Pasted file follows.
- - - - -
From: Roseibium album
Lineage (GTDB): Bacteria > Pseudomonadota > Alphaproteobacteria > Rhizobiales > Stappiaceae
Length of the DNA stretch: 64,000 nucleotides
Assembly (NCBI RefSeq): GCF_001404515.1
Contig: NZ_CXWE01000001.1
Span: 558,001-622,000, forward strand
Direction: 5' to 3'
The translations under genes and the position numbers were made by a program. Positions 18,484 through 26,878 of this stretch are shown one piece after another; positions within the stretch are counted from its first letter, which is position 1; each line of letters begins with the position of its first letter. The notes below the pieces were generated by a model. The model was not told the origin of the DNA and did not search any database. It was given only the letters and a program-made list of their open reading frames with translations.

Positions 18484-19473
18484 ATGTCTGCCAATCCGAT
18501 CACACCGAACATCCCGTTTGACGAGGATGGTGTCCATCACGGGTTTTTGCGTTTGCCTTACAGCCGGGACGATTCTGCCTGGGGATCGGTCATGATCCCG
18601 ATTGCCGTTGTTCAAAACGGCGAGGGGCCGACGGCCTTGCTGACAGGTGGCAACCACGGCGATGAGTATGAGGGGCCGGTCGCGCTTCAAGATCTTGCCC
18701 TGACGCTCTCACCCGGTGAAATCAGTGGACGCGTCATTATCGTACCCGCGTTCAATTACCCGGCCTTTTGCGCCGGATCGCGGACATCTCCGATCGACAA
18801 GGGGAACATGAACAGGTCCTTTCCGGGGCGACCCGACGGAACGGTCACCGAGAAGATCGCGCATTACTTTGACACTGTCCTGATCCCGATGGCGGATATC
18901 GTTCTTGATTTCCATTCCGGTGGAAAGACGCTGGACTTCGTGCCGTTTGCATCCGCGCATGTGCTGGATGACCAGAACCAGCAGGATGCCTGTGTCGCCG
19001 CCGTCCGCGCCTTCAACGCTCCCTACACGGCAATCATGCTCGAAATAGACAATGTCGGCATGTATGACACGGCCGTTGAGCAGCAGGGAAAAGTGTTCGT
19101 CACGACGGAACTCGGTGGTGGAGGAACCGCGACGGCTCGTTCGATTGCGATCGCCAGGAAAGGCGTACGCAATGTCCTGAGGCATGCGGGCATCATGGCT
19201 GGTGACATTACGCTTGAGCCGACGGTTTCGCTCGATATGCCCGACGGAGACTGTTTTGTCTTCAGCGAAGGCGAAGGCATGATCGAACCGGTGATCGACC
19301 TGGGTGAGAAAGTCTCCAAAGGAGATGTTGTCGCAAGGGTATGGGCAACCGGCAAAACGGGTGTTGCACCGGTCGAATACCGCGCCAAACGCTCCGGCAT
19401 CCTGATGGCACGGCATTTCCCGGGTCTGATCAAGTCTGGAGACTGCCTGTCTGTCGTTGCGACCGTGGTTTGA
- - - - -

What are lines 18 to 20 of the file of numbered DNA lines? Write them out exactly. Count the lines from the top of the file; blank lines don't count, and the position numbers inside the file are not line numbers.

19201 GGTGACATTACGCTTGAGCCGACGGTTTCGCTCGATATGCCCGACGGAGACTGTTTTGTCTTCAGCGAAGGCGAAGGCATGATCGAACCGGTGATCGACC
19301 TGGGTGAGAAAGTCTCCAAAGGAGATGTTGTCGCAAGGGTATGGGCAACCGGCAAAACGGGTGTTGCACCGGTCGAATACCGCGCCAAACGCTCCGGCAT
19401 CCTGATGGCACGGCATTTCCCGGGTCTGATCAAGTCTGGAGACTGCCTGTCTGTCGTTGCGACCGTGGTTTGA